(69a) Optimising High Shear Wet Granulation with the Combined Use of in-Line and at-Line Testing

Authors: 
Freeman, T., Freeman Technology
Yin, J., Freeman Technology Inc
Monington, L., Freeman Technology
Narang, A., Genentech, Inc.
Sheverev, V., Lenterra, Inc.
Both, D., Bristol-Myers Squibb
Stapaniuk, V., Lenterra, Inc.
Macias, K., Bristol-Myers Squibb
Subramanian, G., Bristol-Myers Squibb
High Shear Wet Granulation (HSWG) is used in many industries to produce homogeneous granules that deliver improved performance in various processes compared to the powdered components. Typically, only the properties of dried granules and/or final products are evaluated to understand the influence of changes in process design and formulation. However, in-line and real-time measurements can enable more proactive and flexible control of HSWG without disrupting the process.

A Drag Force Flow (DFF) sensor (Lenterra Inc, USA) is a thin, hollow cylindrical pin containing two optical strain gages which detect deflections caused by the force of flow. These sensors can provide highly sensitive in-line measurements of flow forces within granulators. Previous research has also demonstrated that these measurements correlate well with granule densification and resulting tablet properties.

In this study, three formulations were granulated with 40% wt/wt water in a GEA PharmaConnectTM High Shear Wet Granulator. The relationship between the in-line response of a Drag Force Flow (DFF) sensor and at-line flow property measurements of wet granules measured using an FT4 Powder Rheometer® (Freeman Technology Ltd, UK) was investigated.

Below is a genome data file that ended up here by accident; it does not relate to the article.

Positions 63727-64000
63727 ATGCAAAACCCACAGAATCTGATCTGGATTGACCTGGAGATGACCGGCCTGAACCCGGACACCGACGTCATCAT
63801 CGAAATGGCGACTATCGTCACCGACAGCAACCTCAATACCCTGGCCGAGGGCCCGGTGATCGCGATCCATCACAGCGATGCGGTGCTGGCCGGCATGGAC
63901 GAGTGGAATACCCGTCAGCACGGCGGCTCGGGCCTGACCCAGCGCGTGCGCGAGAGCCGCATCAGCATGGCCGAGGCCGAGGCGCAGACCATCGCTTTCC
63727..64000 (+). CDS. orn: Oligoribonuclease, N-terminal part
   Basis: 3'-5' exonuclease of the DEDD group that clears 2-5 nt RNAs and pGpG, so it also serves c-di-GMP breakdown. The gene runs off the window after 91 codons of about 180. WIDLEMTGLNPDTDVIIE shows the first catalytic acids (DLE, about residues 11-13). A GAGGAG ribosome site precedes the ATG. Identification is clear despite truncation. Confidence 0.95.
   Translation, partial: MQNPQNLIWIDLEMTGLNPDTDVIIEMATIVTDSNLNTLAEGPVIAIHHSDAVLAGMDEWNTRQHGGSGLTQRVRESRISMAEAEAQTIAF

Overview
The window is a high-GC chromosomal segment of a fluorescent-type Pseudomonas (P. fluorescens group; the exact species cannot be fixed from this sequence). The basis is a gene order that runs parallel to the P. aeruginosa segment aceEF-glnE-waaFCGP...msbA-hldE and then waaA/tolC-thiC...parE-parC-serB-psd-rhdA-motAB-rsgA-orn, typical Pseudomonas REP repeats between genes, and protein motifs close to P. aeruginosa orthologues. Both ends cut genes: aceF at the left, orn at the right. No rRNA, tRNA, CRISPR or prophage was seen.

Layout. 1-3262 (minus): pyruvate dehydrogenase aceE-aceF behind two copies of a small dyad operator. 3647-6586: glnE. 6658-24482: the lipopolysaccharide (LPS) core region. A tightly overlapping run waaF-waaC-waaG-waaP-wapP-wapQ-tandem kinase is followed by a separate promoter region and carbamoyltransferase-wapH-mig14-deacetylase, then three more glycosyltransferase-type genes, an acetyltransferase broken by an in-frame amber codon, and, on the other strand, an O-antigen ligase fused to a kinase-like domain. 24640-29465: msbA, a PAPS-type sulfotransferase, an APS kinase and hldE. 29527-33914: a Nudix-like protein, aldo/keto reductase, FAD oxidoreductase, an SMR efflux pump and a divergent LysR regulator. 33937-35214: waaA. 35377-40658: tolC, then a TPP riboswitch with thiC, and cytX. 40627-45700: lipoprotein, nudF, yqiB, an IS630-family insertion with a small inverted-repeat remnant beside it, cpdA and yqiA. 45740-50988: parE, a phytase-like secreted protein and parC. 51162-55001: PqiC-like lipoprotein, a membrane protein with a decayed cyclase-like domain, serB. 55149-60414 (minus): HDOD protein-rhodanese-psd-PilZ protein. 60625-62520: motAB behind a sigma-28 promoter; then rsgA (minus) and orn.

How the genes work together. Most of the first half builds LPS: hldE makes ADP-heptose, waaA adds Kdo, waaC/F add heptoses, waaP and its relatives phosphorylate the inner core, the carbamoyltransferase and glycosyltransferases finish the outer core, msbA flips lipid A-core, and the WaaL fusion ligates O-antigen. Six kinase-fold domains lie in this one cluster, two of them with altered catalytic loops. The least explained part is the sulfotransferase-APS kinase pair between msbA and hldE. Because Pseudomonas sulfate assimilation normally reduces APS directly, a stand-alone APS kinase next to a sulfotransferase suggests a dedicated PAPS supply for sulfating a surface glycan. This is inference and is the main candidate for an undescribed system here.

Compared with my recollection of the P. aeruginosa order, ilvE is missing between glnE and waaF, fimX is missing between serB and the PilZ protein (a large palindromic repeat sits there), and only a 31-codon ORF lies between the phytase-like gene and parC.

By evaluating the real-time DFF sensor output, expressed as a Force Pulse Magnitude (FPM), it was possible to clearly identify the different phases of the granulation process, including water addition and end-point. The Basic Flowability Energy (BFE) values generated from FT4 dynamic flow testing displayed a similar trend to the FPM data, displaying an increase and subsequent decrease as a function of time after the addition of water. A relationship between BFE and binder level was also observed with higher levels of binder resulting in higher BFE values, indicating stronger, denser and larger granules.

Wet mass consistency measured in-line by the DFF sensor is a good indicator of the rheological properties of the granulate and correlates well with at-line BFE measurements that are known to influence Critical Quality Attributes (CQAs) of a tablet. The data provided by both the DFF sensor and FT4 can be correlated to granulation end-point and help define a design space of parameters that correlate to optimal process configuration.